The Hunger Games loved Atlanta, so will you. Here's where to go
Special to The Globe and Mail
This article was published more than 8 years ago. Some information may no longer be current.
Zombies. Vampires. Bow-wielding heroines. There are a few reasons Atlanta has become known as Hollywood South. More than 300 productions were shot in the state last year, including The Walking Dead,The Vampire Diaries and The Hunger Games: Catching Fire (in theatres Nov. 22).
That big- and small-screen imagination extends to the city's bars, kitchens and theatre troops, says Chad Eikhoff, the founder of TRICK 3D, a local animation studio. His own work has varied wildly from a zombie movie (Dance of the Dead) to apps (Ears the Astronaut) to the CBS special, An Elf's Story.
"Atlanta is a very entrepreneurial city. Atlanta loves building new things, constantly moving forward. All of these things – culinary, movie production, redevelopment and artistic – are kind of booming right now," says Eikhoff.
The director shares his five picks on where to find Atlanta's creative talent from brick ovens to a Hunger Games hub, all within a 10-minute radius of downtown and Midtown.
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1. Antico Pizza Napoletana
“The Westside is kind of a new area.
Five years ago it didn’t really have a name, it was a lot of industrial
development. It’s now thriving. Some of the top-rated restaurants are here.
Great coffee shops. There’s an amazing pizzeria called Antico. It’s very popular and it lives up to the
hype. When they first opened I went in thinking they were still an old sandwich
shop. The owner invited me to look around and there was a priest sprinkling holy
water on the big wood-buring brick oven. It’s very cool. Very
2. Cardamom Hill
“The drinks are amazing and the food is fine-dining Indian. The chef,
Asha Gomez, is a great story. She grew up on the
southern tip of India and she’s created dishes, like her Kerala fried chicken, which is southern U.S.
mixed with southern Indian. Every bite – your mind explodes. She was nominated
this year for best new restaurant by the James Beard Foundation. She started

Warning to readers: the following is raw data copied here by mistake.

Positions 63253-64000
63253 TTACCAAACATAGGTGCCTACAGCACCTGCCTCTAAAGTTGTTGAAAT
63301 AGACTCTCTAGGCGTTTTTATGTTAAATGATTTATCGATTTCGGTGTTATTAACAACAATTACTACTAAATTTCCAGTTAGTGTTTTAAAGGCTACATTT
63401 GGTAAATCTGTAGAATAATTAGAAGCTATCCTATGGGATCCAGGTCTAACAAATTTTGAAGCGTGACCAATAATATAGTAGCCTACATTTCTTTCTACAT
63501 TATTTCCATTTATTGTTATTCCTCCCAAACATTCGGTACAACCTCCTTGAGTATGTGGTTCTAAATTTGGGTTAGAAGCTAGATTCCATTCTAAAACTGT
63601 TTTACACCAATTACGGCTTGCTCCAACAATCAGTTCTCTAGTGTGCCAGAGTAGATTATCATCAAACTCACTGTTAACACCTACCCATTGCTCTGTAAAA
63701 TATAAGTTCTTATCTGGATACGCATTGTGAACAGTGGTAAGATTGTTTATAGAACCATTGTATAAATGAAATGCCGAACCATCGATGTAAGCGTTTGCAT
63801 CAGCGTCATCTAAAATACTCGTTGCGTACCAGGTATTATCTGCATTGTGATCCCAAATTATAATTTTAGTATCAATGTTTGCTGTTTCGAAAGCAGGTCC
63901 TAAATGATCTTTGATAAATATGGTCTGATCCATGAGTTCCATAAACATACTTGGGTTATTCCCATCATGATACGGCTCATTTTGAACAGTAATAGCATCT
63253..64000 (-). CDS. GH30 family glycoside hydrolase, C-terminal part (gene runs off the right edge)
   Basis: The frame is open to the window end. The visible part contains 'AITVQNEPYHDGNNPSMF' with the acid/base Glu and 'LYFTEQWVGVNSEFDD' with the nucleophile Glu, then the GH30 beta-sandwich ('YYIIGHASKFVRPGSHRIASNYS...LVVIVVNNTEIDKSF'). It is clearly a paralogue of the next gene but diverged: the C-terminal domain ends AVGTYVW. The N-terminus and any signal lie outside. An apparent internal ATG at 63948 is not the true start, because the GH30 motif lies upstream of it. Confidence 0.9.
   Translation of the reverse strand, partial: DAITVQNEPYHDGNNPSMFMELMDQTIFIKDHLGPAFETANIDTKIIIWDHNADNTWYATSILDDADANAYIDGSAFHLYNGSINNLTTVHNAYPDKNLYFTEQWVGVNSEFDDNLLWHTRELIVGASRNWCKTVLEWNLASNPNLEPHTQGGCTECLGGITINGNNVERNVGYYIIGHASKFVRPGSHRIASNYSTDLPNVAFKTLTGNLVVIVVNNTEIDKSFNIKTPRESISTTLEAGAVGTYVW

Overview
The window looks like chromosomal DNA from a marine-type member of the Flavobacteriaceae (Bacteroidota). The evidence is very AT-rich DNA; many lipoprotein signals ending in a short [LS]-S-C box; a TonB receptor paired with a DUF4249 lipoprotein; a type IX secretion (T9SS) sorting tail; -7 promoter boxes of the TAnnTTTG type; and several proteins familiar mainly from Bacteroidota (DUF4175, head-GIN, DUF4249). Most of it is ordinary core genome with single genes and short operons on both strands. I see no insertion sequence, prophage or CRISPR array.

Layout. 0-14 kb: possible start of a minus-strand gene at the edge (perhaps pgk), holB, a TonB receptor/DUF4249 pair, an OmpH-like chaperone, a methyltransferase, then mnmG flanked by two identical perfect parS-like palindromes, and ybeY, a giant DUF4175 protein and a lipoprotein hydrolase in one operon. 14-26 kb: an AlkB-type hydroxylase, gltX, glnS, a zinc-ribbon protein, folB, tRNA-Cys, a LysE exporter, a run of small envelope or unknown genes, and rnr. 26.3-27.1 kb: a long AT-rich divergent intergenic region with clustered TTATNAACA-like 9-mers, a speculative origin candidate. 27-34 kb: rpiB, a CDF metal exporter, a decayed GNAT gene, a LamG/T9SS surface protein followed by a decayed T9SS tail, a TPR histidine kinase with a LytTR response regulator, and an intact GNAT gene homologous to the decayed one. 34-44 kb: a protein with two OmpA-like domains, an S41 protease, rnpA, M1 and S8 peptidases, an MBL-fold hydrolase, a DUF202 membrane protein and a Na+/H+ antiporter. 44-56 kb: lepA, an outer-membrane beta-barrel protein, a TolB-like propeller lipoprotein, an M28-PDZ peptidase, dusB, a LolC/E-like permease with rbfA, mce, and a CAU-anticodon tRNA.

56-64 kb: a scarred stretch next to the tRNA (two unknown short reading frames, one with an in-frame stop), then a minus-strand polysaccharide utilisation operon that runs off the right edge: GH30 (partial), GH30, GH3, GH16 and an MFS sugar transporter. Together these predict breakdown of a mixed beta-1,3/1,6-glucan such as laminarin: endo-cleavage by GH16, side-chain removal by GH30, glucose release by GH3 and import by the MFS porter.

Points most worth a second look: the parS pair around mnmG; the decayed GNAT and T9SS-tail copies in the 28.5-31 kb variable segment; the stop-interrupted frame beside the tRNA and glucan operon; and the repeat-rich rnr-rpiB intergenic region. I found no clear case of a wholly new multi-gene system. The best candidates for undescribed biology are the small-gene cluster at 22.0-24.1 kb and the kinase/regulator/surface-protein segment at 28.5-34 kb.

with a supper club in her home and that grew into this restaurant. It’s just a
complete success story and she’s now one of the top chefs in the city.” cardamomhill.net
3. JCT Kitchen & Bar
Andrew Thomas Lee
“On the Westside
you could just pick a bar and you’d be fine: There are hole-in-the-walls and
super fancy hotel bars. The one I go to most regularly is JCT Kitchen. It has a
great atmosphere. They have a patio that sits rights over train tracks, that
aren’t busy, with the skyline view of Atlanta. Certain nights they have live
music. They have great bar food. It’s part of a redevelopment, a big old factory
building converted to office spaces, restaurants and cool shops.” jctkitchen.com
4. The Goat Farm Arts Center
>“The Goat Farm is an arts community. It has blacksmiths and sculptors
and artist studios. If you go, you almost feel like, ‘Am I supposed to be here?’
It’s an old abandoned factory that’s been repurposed. They also have amazing event spaces
that are kind of open air and magical feeling. And then they have this
theatrical group, The Collective Project, which does original pieces that are
very intimate. A lot of the movies have been using it as a location because it’s
such a unique visual landscape. Probably the most prominent one is the new
Hunger Games that was shot there. It’s one of the districts.” facebook.com/TheGoatFarmArtsCenter
5. MonsterBuster Entertainment
“It’s a film collective. They all get together and make each other’s films. They have an entire crew, from
production to talent and directing, constantly working together making
independent films. If you’re here at the right time, they do screenings of their
work at Midtown Art Cinema. They’re in post-production on their first feature,
Invasion of the Undead.” monsterbusterentertainment.com; landmarktheatres.com